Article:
In the beginning of the lesson, I passed out bags with a pipette, a ruler, and 4 straws (one for each group member so there would be no cross-contamination between students because I knew someone would put it in his or her mouth, which was perfectly acceptable as long as they used it appropriately). I wanted the students to explore and discover that an object can move even if the force is not directly applied to it (meaning if a student blows on the duck, it will still be pushed away) and I was very pleased to see that students discovered this mostly on their own. It was very interesting; however, because when we discussed what happened, the students were very talkative about pushing the duck away by blowing but no one wanted to talk about pulling the duck. I believe this happened because the students did not want to say the word “suck.” I think this was due to the fact that I have informed the students that I do not appreciate, nor do I want to hear words like “stupid” or “duh” in the classroom, so I think they assumed that “suck” is always a bad word even though it had a different meaning in this situation.

I was very surprised that my students were so engaged due to using the straws. I was very excited that they picked up free exploration quickly and easily. I was nervous to include this in my lesson plan because I was not sure if the students could handle it; however, I was clearly mistaken.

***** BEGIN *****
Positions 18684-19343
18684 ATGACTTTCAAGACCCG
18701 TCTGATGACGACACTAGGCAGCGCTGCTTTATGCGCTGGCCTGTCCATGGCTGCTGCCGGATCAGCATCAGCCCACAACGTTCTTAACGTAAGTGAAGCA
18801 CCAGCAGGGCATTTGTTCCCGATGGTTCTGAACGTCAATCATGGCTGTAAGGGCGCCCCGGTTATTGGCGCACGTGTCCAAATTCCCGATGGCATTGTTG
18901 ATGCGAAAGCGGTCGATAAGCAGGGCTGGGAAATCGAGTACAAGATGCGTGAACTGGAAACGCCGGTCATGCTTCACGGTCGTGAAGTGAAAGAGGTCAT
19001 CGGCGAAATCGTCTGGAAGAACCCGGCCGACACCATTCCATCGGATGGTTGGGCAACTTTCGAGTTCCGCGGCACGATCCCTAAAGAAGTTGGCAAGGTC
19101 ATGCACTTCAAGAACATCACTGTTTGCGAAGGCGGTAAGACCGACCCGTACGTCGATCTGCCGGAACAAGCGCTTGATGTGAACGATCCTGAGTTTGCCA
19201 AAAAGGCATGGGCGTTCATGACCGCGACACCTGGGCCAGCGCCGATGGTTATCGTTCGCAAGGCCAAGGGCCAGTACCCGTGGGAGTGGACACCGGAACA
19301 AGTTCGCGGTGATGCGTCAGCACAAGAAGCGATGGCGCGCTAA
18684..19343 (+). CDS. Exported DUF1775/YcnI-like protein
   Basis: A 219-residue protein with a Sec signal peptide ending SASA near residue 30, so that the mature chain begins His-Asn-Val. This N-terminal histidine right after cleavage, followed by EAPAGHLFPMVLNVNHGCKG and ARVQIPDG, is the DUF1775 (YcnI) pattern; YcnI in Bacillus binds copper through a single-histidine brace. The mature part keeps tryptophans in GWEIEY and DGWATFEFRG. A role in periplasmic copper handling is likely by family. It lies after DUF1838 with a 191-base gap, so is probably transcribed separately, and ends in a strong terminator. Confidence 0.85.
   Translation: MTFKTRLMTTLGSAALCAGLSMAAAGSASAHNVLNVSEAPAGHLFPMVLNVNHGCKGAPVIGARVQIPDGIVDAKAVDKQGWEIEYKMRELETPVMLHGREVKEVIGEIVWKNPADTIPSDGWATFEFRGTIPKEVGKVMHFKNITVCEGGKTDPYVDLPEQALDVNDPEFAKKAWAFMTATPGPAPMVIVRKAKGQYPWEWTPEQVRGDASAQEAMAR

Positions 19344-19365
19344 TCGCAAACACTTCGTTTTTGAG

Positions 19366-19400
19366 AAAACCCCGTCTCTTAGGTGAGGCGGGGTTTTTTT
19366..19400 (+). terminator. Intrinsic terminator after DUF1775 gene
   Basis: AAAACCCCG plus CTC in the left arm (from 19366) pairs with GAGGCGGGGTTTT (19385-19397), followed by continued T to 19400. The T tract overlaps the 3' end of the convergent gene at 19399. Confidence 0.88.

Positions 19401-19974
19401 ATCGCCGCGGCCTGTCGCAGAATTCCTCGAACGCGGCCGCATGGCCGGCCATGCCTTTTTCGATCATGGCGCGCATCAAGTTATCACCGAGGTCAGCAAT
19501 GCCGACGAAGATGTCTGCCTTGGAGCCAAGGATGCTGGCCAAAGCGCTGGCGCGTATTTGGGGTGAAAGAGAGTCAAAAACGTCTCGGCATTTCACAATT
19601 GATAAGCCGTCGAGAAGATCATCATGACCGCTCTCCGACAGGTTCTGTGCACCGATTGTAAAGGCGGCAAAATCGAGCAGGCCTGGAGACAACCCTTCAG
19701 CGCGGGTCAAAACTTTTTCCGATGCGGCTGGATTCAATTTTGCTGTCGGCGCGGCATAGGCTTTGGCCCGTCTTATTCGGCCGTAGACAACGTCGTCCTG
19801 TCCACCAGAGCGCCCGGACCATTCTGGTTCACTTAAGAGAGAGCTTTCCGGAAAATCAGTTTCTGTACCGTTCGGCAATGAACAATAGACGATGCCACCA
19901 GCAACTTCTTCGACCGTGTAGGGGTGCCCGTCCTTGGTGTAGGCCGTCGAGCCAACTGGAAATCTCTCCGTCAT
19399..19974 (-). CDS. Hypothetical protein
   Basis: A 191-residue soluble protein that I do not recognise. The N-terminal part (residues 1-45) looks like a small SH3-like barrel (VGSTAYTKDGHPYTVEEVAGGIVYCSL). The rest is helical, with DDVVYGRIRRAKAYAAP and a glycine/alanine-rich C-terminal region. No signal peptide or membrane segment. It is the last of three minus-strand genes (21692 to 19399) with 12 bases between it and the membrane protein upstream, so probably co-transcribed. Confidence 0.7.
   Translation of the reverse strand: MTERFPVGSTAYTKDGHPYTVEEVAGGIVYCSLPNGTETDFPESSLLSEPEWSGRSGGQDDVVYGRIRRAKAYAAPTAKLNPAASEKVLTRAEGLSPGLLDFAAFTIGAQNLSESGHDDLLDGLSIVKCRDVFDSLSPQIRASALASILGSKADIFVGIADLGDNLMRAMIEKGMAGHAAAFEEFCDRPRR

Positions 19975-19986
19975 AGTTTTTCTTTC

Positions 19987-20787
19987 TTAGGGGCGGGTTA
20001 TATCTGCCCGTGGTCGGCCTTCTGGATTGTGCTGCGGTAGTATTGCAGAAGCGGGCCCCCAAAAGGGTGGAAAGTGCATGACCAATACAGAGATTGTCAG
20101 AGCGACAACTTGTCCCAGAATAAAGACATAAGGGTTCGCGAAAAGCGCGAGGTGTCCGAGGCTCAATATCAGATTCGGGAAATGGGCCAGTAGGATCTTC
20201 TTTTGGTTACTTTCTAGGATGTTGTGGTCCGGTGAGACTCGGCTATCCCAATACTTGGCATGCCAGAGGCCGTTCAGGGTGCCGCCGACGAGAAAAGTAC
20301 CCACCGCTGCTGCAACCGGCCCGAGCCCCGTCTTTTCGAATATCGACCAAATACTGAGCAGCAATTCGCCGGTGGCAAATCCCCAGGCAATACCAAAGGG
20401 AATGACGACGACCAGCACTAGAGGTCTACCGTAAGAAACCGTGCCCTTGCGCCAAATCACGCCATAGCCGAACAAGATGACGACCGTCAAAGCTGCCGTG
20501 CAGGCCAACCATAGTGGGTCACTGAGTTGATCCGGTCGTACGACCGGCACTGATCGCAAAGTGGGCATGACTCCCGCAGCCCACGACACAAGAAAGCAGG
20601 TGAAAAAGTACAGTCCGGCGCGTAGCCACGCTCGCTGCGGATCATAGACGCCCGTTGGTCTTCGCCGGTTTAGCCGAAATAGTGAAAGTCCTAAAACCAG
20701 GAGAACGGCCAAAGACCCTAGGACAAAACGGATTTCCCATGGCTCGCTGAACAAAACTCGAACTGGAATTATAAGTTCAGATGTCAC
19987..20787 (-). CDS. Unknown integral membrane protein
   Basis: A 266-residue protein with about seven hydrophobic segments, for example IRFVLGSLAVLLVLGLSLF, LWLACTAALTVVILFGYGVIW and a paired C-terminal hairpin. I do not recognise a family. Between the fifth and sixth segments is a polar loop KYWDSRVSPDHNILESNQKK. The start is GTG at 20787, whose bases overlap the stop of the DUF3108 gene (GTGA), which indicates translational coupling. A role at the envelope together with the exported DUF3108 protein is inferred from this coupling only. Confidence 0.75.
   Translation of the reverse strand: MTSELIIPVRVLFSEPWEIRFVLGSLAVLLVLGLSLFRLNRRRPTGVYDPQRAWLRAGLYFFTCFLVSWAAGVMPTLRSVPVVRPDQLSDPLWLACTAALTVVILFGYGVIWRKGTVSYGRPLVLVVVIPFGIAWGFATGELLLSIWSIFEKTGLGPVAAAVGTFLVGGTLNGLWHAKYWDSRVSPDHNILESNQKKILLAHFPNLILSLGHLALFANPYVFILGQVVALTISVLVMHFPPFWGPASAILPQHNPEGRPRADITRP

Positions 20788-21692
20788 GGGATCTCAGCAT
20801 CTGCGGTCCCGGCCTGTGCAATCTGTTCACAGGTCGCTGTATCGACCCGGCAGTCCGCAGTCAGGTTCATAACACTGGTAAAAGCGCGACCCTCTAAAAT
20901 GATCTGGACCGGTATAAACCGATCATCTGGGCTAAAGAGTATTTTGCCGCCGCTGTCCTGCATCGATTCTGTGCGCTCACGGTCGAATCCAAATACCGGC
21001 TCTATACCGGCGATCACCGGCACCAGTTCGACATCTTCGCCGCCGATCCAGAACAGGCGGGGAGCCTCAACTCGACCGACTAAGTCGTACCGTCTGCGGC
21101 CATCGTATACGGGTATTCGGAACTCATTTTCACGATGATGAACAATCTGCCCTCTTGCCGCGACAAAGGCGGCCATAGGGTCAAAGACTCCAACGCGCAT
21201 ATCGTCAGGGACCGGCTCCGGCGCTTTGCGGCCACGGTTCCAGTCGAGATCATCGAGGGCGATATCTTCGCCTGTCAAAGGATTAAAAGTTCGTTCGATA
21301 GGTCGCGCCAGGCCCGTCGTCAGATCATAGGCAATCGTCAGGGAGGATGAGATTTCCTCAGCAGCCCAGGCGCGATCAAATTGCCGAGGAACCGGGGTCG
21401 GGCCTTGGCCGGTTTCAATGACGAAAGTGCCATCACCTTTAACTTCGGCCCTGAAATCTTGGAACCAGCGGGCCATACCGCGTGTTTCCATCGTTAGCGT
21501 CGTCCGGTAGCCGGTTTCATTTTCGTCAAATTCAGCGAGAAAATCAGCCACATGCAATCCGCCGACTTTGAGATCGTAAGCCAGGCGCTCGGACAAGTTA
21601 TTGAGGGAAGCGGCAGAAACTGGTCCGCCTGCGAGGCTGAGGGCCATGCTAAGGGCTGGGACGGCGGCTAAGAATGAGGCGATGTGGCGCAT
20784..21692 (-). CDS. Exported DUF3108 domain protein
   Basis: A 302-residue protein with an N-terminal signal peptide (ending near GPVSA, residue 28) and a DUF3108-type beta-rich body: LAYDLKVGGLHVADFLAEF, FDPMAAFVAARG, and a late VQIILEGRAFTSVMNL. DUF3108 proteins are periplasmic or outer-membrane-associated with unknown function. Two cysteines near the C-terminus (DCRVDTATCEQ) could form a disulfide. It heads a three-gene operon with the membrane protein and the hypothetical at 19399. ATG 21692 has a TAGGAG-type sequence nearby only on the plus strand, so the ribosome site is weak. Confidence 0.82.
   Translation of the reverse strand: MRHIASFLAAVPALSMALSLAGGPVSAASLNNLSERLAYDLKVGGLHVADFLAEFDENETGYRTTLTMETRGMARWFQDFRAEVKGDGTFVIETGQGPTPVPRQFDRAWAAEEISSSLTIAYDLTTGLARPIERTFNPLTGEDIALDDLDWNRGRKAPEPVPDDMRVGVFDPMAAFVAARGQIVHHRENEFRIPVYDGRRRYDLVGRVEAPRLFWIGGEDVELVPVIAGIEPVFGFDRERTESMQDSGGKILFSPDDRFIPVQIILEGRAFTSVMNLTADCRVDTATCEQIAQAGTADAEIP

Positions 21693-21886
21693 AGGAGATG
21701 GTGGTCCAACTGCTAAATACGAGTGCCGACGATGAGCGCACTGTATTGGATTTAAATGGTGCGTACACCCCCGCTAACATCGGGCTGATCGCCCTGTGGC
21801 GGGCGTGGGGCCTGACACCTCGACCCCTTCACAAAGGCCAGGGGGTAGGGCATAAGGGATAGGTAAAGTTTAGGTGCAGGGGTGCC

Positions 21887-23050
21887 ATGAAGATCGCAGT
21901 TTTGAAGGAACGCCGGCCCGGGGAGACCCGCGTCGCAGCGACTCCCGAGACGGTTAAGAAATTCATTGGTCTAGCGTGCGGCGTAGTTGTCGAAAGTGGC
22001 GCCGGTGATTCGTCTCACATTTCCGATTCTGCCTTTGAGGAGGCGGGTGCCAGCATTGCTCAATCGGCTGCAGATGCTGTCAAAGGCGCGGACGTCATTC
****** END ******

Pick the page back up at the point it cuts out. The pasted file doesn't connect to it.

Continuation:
At the end of the lesson, I had students reflect on the experience and then self-assess using a smiley face system. In my classroom, the students self-assess their knowledge of the content using 🙂 , :/ . and ? The students write a 🙂 when they believe they fully understand the content and could teach it to a peer. The students write a :/ when they think they need extra help. The students write a ? when they know they need a lot of practice and help to understand the content. I did not yet collect and analyze this data; however, I was intrigued because one student who clearly mastered the content based on my informal observations put a ?. I asked her why she made this choice and she told me that this was because of what my collaborating teacher and I had said about self-assessment. In the past, we noticed that students would lie about their abilities in order to seem like they were doing well. My collaborating teacher and I had a long discussion with the students about honesty when self-assessing. I think; however, that we may need to remind the students that being honest does not mean under-estimating your abilities, but writing what you truly feel about how well you think you know the content.


I think that my second lesson went well; however, I know that I definitely did not explicitly follow my lesson plan. I do; however, this it is important to make adjustments as someone teaches a lesson based on the needs of his or her students that are observed through informal or formal observations. I am very excited for next week because I will be teaching my first STEM lesson based on Sheep in a Jeep. I have heavily modified this lesson with some help from my collaborating teacher and the science content coach and I am very hopeful that the students will learn and enjoy the lesson.